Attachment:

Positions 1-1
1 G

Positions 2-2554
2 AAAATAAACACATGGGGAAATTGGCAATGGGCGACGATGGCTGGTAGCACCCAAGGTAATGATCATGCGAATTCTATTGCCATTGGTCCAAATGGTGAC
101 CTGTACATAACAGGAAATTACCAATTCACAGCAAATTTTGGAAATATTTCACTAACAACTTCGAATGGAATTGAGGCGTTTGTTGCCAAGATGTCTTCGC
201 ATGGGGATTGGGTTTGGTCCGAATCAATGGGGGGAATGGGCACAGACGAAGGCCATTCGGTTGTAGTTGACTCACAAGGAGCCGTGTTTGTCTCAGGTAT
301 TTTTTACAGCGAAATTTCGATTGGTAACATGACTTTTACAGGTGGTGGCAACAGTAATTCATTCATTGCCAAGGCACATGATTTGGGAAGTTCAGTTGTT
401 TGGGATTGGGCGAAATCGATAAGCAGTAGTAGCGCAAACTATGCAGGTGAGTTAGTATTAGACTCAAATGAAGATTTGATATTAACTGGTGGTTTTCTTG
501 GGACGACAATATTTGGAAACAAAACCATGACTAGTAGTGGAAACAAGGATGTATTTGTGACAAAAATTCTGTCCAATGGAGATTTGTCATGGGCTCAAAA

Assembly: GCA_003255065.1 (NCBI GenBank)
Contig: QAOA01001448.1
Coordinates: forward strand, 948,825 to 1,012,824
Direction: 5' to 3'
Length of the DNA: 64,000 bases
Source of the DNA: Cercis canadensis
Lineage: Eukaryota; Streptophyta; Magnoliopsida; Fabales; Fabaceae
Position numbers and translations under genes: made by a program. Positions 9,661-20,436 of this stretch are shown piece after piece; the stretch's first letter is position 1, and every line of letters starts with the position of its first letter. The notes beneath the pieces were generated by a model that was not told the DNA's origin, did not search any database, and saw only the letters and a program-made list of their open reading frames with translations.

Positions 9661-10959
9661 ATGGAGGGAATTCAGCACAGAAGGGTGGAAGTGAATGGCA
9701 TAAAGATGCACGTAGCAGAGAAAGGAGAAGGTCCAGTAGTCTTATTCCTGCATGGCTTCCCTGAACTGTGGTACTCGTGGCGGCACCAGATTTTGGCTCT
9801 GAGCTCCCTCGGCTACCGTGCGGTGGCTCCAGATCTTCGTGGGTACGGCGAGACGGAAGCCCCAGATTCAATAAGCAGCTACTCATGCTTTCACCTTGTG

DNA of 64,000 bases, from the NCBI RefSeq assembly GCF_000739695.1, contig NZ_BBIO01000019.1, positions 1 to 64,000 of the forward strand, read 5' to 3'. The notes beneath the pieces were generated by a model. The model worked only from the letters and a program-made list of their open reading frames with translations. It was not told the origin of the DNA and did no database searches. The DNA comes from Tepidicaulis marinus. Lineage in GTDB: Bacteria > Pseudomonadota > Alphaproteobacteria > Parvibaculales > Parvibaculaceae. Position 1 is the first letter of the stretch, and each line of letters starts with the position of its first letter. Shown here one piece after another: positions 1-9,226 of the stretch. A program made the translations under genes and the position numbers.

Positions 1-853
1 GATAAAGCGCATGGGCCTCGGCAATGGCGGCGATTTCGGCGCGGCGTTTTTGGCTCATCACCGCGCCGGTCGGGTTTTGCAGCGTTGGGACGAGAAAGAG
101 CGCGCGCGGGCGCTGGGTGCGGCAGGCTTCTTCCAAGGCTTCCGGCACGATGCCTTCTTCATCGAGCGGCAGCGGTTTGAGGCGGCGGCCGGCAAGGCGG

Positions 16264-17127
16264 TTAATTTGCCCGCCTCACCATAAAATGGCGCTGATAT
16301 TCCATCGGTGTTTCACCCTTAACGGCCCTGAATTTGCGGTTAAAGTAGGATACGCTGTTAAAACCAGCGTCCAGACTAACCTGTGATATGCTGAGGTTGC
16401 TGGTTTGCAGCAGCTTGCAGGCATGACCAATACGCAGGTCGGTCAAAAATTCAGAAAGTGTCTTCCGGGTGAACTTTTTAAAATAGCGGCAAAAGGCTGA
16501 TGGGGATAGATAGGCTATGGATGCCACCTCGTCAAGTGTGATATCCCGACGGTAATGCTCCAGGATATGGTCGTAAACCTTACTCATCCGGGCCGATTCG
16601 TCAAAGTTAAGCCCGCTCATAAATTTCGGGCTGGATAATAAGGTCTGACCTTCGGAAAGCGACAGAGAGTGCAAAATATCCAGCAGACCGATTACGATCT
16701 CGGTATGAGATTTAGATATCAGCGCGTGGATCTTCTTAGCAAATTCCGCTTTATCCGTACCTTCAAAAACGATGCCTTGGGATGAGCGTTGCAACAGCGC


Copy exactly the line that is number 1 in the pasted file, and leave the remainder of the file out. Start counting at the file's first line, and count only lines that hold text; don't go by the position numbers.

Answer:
Positions 1-1